Are you LibPunk? there is no test, but you could go along to here and see whether you fit in.
The term LibPunk originated a while ago with a blog post by Australian librarian Kathryn Greenhill, and as such we salute it.

LibPunk logo
Punk originally was a do-it-yourself cultural phenomenon, librarianship today may have more in common with the later anarcho-punk, which promoted the benefits of autonomy, freedom and community. Librarians (and I am being stereotypical here) promote community, self-education and freedom of access to information and entertainment. So there are some similarities. However, it should be remembered that almost all librarians are employed by the state at some level and as such are part of the state apparatus, which is decidedly un-punk. Unless you believe the state is a representation of community rather than an oppressive behemoth.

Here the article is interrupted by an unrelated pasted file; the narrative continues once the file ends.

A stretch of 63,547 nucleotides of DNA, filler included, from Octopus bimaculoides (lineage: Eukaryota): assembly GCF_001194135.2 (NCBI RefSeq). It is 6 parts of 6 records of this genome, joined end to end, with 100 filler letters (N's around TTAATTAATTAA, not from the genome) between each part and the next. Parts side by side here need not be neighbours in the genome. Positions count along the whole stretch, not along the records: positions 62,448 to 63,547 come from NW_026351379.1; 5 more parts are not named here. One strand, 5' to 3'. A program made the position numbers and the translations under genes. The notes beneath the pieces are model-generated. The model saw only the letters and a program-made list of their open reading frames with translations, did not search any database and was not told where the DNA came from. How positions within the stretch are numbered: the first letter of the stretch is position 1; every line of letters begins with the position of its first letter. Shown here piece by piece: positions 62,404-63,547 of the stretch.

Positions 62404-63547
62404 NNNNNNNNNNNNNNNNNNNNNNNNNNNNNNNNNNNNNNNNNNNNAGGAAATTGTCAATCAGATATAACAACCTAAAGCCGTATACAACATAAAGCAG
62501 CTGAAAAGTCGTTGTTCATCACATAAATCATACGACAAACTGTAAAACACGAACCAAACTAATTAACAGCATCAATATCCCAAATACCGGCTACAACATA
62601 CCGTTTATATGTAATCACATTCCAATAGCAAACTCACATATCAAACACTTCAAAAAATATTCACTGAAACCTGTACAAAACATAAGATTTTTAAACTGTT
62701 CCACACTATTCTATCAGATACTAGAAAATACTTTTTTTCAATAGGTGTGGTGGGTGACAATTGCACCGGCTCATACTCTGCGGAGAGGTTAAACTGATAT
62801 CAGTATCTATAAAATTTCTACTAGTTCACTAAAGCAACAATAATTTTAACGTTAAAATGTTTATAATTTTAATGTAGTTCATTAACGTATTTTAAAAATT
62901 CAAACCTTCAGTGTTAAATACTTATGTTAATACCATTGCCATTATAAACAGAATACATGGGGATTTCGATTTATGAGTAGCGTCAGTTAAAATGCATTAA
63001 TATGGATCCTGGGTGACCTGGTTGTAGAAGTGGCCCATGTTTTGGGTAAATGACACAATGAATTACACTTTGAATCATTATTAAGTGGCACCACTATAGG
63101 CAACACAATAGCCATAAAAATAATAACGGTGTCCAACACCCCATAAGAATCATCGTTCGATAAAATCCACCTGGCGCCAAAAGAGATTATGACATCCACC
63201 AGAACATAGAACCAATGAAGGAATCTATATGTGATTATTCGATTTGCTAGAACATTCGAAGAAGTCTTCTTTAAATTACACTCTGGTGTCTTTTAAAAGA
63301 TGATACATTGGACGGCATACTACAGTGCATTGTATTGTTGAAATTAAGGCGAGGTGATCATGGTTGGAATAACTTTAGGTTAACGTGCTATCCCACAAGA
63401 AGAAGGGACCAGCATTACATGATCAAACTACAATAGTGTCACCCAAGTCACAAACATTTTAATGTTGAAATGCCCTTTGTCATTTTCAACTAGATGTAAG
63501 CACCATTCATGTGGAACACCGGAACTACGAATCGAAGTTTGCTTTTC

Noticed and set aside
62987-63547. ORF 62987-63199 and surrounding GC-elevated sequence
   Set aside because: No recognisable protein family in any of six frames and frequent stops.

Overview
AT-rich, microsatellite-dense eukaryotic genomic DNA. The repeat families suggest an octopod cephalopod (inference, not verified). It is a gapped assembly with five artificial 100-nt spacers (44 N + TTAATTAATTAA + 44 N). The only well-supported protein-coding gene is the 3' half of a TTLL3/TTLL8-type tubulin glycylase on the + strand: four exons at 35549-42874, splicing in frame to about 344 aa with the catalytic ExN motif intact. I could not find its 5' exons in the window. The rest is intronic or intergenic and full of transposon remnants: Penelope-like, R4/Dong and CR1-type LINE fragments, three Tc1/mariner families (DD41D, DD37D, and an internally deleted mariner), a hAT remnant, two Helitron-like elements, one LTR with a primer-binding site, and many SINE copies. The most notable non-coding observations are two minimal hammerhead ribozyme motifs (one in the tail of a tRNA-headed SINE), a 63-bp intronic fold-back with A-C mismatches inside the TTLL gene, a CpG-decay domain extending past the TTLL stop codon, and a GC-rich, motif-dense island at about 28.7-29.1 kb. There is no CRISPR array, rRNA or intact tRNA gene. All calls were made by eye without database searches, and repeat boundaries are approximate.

There are, I am sure, other non political aspects of punk that some librarians can aspire to, with unconventional dress and body art. I don’t know how that applies to librarianship or punk though as concepts.

I think if anything, LibPunk should signify an attitude of activism, not necessarily political activism. Punk in the final analysis was about engagement and action, it was people forming bands, zines and fashion for and by themselves, it was about being the creator and not the passive consumer. Librarians can and should continue to promote a creator culture, the first role of which is to provide free (at the point of access) knowledge and access to all the means of media currently extant.


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